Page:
2. Appellant insists that it was error to admit in evidence a knife that was not connected either with him or with the alleged aggravated assault, citing as authority Paxton v. State, 160 Ga. App. 19 (6) (285 SE2d 741) (1981) and Cunningham v. State, 248 Ga. 835 (4) (286 SE2d 427) (1982). These cases are inapposite in that the items introduced there were not identified as having been used or similar to those used by the defendant in the commission of the crime. "Where, as here, the victim of a crime identifies a weapon as similar to that used in the commission of the crime, the weapon is admissible whether or not it is the identical weapon. [Cits.]" Duvall v. State, 238 Ga. 325, 326 (232 SE2d 918) (1977). "It was undisputed that the defendant used a knife and whether the one admitted into evidence was the one actually used or was only similar to the knife used by the defendant makes no material difference. [Cit.]" Davis v. State, 230 Ga. 902, 905 (5) (199 SE2d 779) (1973). See also Gunn v. State, 245 Ga. 359 (4) (264 SE2d 862) (1980).
3. Since the appellant expressly argues that at no time did he *818 "claim that he intentionally cut the victim. . .," and cites no evidence of record to support his contention that a charge on self-defense or justification was warranted, the trial court did not err in refusing to instruct the jury on these theories. The defenses of self-defense and justification do not deny the intent to inflict injury, but claim authority for the act under the legal excuse of reasonable fear of immediate serious harm to oneself or another. OCGA § 16-3-21 (Code Ann. § 26-902). Since an accident defense involves the lack of intent to do the act at all (OCGA § 16-2-2 (Code Ann. § 26-602)), the two defenses are inconsistent. Boling v. State, 244 Ga. 825 (9) (262 SE2d 123) (1979); Williams v. State, 163 Ga. App. 420 (294 SE2d 622) (1982).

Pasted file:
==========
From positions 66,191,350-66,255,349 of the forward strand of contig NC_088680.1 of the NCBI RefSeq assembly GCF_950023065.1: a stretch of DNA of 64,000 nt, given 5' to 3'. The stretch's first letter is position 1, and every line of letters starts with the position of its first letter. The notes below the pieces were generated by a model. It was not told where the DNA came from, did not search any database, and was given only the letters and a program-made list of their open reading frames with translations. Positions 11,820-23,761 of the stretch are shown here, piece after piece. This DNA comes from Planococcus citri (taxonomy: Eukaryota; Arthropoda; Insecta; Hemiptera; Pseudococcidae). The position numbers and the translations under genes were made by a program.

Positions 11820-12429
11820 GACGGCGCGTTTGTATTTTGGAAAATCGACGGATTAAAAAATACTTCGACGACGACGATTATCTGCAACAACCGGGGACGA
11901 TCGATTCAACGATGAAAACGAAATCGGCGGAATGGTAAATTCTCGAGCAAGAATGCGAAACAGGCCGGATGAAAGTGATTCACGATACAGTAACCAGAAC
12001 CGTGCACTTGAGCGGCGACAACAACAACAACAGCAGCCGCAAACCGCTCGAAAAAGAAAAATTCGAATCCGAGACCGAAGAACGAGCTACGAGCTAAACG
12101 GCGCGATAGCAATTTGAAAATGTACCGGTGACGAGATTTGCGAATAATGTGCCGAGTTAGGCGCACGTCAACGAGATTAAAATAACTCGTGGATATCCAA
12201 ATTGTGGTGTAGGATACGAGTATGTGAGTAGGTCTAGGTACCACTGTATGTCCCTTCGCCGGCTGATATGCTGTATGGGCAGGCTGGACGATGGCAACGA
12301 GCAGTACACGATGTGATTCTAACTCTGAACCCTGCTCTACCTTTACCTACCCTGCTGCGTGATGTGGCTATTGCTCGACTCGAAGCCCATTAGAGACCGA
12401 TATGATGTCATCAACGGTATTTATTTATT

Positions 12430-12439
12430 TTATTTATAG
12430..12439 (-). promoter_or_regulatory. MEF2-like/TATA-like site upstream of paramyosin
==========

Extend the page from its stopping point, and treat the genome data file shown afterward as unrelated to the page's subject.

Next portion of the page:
4. Nor did the trial court err in considering information as to an altercation between appellant and a deputy sheriff taking him to his cell during the trial prior to sentencing. Although the deputy was not sworn at the time the judge questioned them about the incident, no objections were then raised as to the proceedings nor to the opportunity to cross-examine or present further evidence. Thus the trial court determined that appellant's conduct would require him to serve an additional six months in the penitentiary beyond what the court had previously been intending. "Any lawful evidence which tends to show the motive of the defendant, his lack of remorse, his general moral character, and his predisposition to commit other crimes is admissible in aggravation, subject to the notice provisions of [OCGA § 17-10-2 (Code Ann. § 27-2503)]." Fair v. State, 245 Ga. 868, 873 (4) (268 SE2d 316) (1980). Appellant's failure to object to the fact that the deputy was not sworn or to any lack of notice waives his right to raise such objections. McDuffie v. Jones, 248 Ga. 544 (3) (283 SE2d 601) (1981).
Moreover, more diverse types of information may be considered in "aggravation" or for the purpose of "deciding whether to suspend or probate" part of the sentence to be imposed under OCGA § 42-8-34 (Code Ann. § 27-2709). Moss v. State, 159 Ga. App. 317 (283 SE2d 275) (1981). Appellant's sentence was already set at six years and the information complained of was considered by the trial court merely to determine what portions would be served on probation or incarceration. We find no grounds for reversal for any reason assigned.
Judgment affirmed. Banke and Carley, JJ., concur.